Fun Camp’s truth is that there’s an ideal every camper should be striving to be: A loud-singing hard-pranking food-throwing hellion who also does whatever he or she is told. And many religious corners also push a pretty rigid example of what a good kid is, when the truth is probably something closer to the lyrics of “If You Want to Sing Out, Sing Out.” But I think what animated me here was less the questioning of faith itself but the question, “Where do we get off giving kids the impression we’re so sure of ourselves?” as well as some observations on spirituality as one of the many high-highs of adolescence.

How does “Al” fit into the overall narrative?

As with “Grogg Corners a Camper,” I had an idea for a very specific register, a way of speaking that didn’t quite exist. It was based on a mysterious and beautifully typewritten submission I read years ago while an intern at the Massachusetts Review. It was called “Billy,” about a boy in the Old West who’s fed up because everyone wants him to be like Billy the Kid. Billy gets an STD, kills a man, and flees town with his sweetheart. It was true that the story’s beauty came from an unintentional place, but I wasn’t making fun of her when I read “Billy” to anyone who’d listen.

In “Roy” (+ “Al” and “Richard”) our speaker is the camp nurse, who makes up stories to tell kids as she patches them up. It’s one of the most “out there” threads and a part of me is surprised it made it in, but books like Fun Camp ought only to be so tidy.

Fun Camp was originally slated to be published by Mud Luscious; since their closure, its publisher is now Publishing Genius. What was the process of finding a new publisher that close to its publication date like?

There was about a day and a half where I was really down about it. MLP had accepted a draft of the manuscript two years earlier, and it felt like this thing I’d waited for for so long was now suddenly not going to happen. Failure feelings, all that. But behind the scenes, both J.A. Tyler and Mike Young talked to Adam Robinson before I did, independently landing on the idea that it’d make a lot of sense for Adam to put my book out. I also had that idea, but didn’t want to move forward until the final word got out that MLP was no more. (A cool coincidence: Adam had been the one to do the layout for my book while it was at MLP, so he’d already read and liked it.)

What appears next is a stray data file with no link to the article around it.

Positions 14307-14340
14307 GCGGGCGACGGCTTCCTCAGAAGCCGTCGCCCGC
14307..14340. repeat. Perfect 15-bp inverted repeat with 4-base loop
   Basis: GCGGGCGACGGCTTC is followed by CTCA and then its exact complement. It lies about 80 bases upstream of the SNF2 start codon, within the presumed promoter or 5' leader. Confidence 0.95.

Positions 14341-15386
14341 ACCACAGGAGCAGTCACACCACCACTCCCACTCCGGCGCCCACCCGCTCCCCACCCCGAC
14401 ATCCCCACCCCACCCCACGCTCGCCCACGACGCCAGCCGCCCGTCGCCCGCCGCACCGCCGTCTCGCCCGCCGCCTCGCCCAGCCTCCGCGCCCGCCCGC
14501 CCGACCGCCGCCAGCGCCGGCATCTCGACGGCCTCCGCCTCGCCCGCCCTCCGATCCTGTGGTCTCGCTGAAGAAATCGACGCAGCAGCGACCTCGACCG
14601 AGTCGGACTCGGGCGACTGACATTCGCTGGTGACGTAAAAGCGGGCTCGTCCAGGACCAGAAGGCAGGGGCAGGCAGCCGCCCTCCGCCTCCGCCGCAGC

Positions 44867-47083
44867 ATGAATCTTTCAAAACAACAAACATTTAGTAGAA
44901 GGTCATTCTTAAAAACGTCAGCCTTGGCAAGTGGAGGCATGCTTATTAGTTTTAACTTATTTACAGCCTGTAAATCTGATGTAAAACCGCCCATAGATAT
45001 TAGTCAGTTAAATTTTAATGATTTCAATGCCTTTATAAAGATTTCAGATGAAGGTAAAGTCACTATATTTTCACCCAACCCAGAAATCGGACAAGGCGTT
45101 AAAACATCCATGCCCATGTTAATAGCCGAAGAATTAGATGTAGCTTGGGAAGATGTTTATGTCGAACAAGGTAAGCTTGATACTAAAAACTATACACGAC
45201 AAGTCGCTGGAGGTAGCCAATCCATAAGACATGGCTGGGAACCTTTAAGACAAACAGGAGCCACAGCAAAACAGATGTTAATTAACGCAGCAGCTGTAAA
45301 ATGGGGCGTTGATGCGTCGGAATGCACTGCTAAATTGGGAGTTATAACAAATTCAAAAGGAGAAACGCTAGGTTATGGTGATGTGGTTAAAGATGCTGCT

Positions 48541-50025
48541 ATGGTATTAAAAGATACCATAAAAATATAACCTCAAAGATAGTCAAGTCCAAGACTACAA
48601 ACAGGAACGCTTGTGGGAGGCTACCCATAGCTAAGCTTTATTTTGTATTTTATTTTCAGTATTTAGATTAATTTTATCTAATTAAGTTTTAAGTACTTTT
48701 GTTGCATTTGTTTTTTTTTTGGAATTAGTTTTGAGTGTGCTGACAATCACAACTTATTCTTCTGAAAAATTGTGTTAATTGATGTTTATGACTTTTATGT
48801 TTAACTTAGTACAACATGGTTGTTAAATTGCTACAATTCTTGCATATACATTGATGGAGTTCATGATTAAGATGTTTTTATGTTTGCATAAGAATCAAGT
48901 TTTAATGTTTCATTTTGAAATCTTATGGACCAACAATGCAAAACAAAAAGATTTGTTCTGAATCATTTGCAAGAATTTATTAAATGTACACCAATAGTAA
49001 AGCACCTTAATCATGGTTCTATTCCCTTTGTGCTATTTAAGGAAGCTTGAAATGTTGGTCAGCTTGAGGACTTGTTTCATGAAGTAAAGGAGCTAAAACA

I talked to Adam on the phone for an hour, and we had our agreement. I was so relieved. Adam designed a new cover with me cheerleading over email, and we had it off to the printers only a couple days behind schedule.

When did you first get the idea to start Boss Fight Books?

I had the big idea for Boss Fight just a few months ago. I wondered if “33 1/3 for games” existed, it didn’t, and I couldn’t believe it. Excitement would come later, but in the moment it felt more like a shrug: “Reckon it better be me then.” It’s been a blast since then.

I love games but was shamefully under-read when it game to games criticism, which is such a rich field. So I’ve been gorging myself. It’s also been really rewarding to work with Ken on covers, with Jesse Grce on the Kickstarter video, with our five authors on the beginnings of their books, and to correspond with readers about where they’d like to see the series go.

How did you go about selecting the first group of five authors?

Ken Baumann came first. He dared me to actually do the series; I dared him to write one. Michael Kimball was next–Adam Robinson told me about his Galaga obsession and I had to know more. Once I had my two literary guys in place, I knew I had to find some real game writers. I asked for recommendations on Facebook and they came flooding in: Anna, Darius, and Jon were all mentioned in that thread along with many others.

I read widely for a couple of weeks–everything I could find, including Anna’s fist book, Jon’s longform journalism in Kill Screen, and Darius’ influential “FUCK VIDEOGAMES” essay. When I was sure, I made my pitch to the authors, a crazy-long email outlining the whole plan. When they each graciously agreed to do it, I had my team. Now I just want to read everything they’ve been working on for Boss Fight, but patience, patience.